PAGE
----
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New Year’s Food Traditions from Around the World

New Year’s Food Traditions from Around the World

By Maria Healey,

2020 is almost over and I don’t know where the last year of our lives went! New Year’s Eve is a time for us to reflect on the past year and share our wishes for the upcoming year. Though most Americans might consider a champagne toast at midnight to be the most traditional way to ring in the New Year, rice brings prosperity to those celebrating in India and Pakistan, and noodles bring good luck in Asia.  
Which foods do you consider traditionally lucky for the New Year? Some of the foods that bring about these rituals and superstitions around the world include: 


One of the most popular New Year’s food traditions is eating green colored foods such as cabbage, kale, and brussels sprouts. The green color is symbolic of cash, money and fortune and eating leafy greens like kale or spinach are reminiscent of a lucky four-leaf clover. 

Cabbage rolls, roasted brussels sprouts and black-eyed peas with collard greens are all New Year’s Eve food traditions in the Southern US to kick off the year with a little luck by adding some green to the plate. Germans eat sauerkraut as their green food of choice to ring in the New Year and Spaniards eat 12 (green) grapes at the stroke of midnight for luck as their New Year’s food tradition. 

Serve kale salad for a quick New Year’s Eve appetizer using only five ingredients – kale, olive oil, lemon juice, parmesan cheese and sliced almonds. Toss all ingredients together in a bowl and add salt and pepper to enhance the flavors. 


Fish is a New Year’s food tradition among many cultures as the fish represents forward movement in the new year and abundance as they swim in schools all in the same direction. Eating fish as a traditional New Year’s Day meal is often celebratory or as a hope for prosperity. Some Germans even carry a carp scale in their wallet after their NYE meal to bring them luck in the new year. 

In Scandinavian culture, pickled herring is often served as the fish of choice for a traditional New Year’s dinner, since the silvery skin of the herring signifies wealth. The French enjoy a celebratory feast called “le réveillon” which includes smoked salmon and seafood such as oysters, lobster and escargot to ring in the new year. In Asian culture, the new year is celebrated in February as a Spring Festival, Lunar New Year, or Chinese New Year in which steamed fish is prepared as a New Year’s traditional meal


The round, flat shape of lentils is reminiscent of ancient coins and eaten as part of a traditional New Year’s dinner to bring money, wealth and fortune. Lentils are eaten by themselves or as a part of a New Year’s traditional meal by many cultures from ancient Rome to Chile. 

Italians eat lentil beans with sausage in a traditional New Year’s meal called “cotechino” to bring good luck in the new year with the round-shaped foods of lentils and sliced pork sausage. Chileans’ New Year’s food tradition includes eating three spoonfuls of plain lentils for love, health and wealth. Lentils can also be eaten in soups or dips to start the new year off with better luck. 

Share an easy and delicious New Year’s Eve appetizer this year with only four ingredients – cooked lentils, crumbled feta cheese, bruschetta sauce and pita chips. Mix the lentils, feta and bruschetta in a bowl and serve pita chips on the side for dipping.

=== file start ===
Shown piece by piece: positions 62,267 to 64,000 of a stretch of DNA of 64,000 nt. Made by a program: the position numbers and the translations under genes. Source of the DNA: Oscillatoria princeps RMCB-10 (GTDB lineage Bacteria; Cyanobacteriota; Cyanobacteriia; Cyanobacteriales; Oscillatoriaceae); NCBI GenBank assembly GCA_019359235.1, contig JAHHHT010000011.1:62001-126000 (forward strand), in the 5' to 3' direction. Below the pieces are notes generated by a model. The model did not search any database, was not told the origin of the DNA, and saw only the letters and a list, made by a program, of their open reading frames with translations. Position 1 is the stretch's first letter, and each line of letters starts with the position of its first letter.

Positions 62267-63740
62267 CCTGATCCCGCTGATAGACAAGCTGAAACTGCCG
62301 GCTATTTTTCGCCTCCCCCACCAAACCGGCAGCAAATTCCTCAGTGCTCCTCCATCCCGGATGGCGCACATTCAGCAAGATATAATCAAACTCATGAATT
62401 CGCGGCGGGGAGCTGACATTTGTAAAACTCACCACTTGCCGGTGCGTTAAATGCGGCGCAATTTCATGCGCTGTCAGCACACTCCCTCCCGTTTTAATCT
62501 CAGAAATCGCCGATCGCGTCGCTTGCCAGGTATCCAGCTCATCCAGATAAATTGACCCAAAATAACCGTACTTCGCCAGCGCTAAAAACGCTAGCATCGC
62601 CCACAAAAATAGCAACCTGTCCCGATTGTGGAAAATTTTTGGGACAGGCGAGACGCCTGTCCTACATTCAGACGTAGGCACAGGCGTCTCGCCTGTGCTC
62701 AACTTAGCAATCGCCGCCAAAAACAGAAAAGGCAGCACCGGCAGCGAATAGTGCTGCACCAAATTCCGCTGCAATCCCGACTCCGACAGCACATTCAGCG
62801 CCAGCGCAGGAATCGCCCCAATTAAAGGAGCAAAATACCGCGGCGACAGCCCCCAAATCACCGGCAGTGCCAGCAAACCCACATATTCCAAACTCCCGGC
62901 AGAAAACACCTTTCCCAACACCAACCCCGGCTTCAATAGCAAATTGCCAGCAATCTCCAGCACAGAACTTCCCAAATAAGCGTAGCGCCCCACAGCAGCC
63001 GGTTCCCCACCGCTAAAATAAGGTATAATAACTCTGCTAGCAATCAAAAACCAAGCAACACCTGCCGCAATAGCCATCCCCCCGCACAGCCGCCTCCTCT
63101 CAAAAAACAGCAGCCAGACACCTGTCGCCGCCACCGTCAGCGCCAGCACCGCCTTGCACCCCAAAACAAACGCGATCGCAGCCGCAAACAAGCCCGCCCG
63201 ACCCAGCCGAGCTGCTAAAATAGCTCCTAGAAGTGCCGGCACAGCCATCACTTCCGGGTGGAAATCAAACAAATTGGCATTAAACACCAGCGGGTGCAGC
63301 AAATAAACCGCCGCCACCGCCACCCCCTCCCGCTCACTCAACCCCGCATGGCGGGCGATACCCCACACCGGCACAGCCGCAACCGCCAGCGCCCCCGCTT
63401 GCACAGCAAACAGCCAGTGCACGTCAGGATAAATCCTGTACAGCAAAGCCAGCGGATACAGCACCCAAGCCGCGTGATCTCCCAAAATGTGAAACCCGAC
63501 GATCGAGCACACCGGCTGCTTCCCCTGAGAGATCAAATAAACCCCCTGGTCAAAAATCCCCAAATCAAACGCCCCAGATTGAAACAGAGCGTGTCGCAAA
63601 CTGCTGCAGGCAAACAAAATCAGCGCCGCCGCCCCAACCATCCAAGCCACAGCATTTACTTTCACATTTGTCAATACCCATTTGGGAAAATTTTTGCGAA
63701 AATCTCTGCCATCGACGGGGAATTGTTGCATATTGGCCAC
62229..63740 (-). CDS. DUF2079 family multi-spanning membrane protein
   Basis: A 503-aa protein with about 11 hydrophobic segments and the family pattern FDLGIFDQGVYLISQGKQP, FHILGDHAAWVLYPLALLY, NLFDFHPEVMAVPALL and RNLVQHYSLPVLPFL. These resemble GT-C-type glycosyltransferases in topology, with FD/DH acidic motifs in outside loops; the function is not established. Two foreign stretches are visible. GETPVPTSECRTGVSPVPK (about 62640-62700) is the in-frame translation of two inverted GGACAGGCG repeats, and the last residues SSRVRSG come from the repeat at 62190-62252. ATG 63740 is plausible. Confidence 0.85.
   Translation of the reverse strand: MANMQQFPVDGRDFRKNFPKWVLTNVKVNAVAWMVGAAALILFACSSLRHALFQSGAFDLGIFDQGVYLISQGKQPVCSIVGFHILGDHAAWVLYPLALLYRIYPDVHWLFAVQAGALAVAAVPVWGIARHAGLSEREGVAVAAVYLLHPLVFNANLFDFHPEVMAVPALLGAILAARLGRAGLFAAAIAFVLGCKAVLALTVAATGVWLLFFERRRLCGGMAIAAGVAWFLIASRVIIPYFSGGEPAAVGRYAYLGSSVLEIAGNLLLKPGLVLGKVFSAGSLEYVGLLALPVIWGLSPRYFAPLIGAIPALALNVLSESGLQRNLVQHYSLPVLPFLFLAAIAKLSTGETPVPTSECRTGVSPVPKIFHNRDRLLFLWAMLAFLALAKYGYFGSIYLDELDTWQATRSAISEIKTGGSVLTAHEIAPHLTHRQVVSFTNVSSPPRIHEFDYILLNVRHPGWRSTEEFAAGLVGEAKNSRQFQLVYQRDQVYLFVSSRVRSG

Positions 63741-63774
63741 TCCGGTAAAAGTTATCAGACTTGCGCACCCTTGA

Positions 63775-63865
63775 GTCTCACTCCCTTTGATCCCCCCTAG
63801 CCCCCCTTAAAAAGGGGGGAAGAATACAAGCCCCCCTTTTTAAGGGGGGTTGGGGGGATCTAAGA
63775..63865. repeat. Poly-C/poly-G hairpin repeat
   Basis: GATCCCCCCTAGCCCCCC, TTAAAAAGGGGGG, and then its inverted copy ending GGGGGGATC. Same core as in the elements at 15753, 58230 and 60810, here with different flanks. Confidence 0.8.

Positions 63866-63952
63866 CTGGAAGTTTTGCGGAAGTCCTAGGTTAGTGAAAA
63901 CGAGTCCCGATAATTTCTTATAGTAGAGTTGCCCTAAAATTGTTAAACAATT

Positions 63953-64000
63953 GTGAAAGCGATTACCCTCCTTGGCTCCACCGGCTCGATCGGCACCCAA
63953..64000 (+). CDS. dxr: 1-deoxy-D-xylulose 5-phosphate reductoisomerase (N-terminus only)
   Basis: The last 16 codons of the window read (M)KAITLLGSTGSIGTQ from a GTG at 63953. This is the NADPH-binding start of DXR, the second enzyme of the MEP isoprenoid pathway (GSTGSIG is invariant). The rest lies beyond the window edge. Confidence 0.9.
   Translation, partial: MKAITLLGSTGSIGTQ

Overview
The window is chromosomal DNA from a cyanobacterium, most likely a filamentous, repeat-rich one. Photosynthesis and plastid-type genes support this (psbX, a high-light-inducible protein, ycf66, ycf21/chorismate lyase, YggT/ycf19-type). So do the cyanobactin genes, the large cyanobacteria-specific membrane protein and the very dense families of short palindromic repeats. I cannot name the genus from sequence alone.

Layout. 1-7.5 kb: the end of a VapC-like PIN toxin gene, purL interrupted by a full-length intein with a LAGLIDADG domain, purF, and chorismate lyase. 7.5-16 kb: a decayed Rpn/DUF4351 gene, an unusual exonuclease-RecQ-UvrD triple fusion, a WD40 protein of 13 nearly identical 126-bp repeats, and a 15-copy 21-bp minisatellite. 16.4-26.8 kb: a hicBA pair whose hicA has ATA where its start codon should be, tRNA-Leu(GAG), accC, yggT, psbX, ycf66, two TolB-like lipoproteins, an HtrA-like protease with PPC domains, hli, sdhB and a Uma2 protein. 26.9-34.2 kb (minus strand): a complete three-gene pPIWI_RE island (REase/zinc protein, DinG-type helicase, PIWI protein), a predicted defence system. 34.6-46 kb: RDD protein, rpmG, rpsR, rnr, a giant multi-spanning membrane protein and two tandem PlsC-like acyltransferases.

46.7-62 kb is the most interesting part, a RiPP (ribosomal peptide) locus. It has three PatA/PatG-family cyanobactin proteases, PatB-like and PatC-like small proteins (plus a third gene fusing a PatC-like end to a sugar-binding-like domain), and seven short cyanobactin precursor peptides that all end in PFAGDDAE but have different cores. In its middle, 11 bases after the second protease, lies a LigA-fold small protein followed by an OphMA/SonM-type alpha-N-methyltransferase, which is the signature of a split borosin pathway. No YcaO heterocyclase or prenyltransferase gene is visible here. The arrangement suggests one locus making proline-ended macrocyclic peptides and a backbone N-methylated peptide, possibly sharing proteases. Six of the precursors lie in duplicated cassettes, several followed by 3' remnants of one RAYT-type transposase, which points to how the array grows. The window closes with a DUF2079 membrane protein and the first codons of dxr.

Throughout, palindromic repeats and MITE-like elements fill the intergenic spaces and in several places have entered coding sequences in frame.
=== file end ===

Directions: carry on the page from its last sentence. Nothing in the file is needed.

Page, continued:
Pork is a traditional New Year’s Day meal in many cultures, including Germany, Eastern European countries and the Southern and Midwestern United States. Superstition around eating pork during New Year’s comes from the fact that pigs eat in a forward motion, which signifies good luck and good fortune in the New Year, as opposed to dining on a lobster that moves in a backward motion. Pigs and pork are often fat and rich, two more desirable traits of prosperity in the New Year. 

Pork is served in a variety of ways for the New Year. In Germany and Eastern European countries, kielbasa is served with sauerkraut as a traditional New Year’s Day meal (sometimes called “bigus”). US Midwesterners feast on a traditional New Year’s Day dinner of roast pork on a bed of cabbage. The traditional New Year’s Day dinner in the Southern US in Louisiana is Hoppin’ John, a recipe that includes many of the New Year’s Eve food traditions by combining pork, greens and lentils in a stew

Ring-Shaped Foods

One of the most superstitious New Year’s food traditions is to eat round or ring-shaped foods to bring good luck in the new year, as their shape represents coming full circle. This superstitious practice spans from many European countries to Mexico. 

“Rosca de Reyes” is a round cake decorated with candied fruits eaten as the traditional New Year’s food in Mexico. In Denmark, the New Year’s food tradition is “kransekage,” a tower of marzipan doughnuts. Italians eat a round pastry called “chiacchiere” to celebrate the New Year. Circular pretzels are also a New Year’s food of choice in Germany. 

A fun and tasty New Year’s Eve treat to ring in the new year only requires three ingredients – round pretzels, chocolate kisses and peanut M&M candies. Simply melt kisses in the center of pretzels in the oven and press M&M’s into place once the pan is removed. 

With so many traditions available from around the world, your biggest decision of the year might be choosing which NYE food you’ll enjoy the most. Try out a lucky food this year or whip up a traditional New Year’s Eve meal to bring your loved ones together and “guarantee” a lucky new year. 

About The Author

Casey Christiansen

Casey supports the PR team at Zulily.

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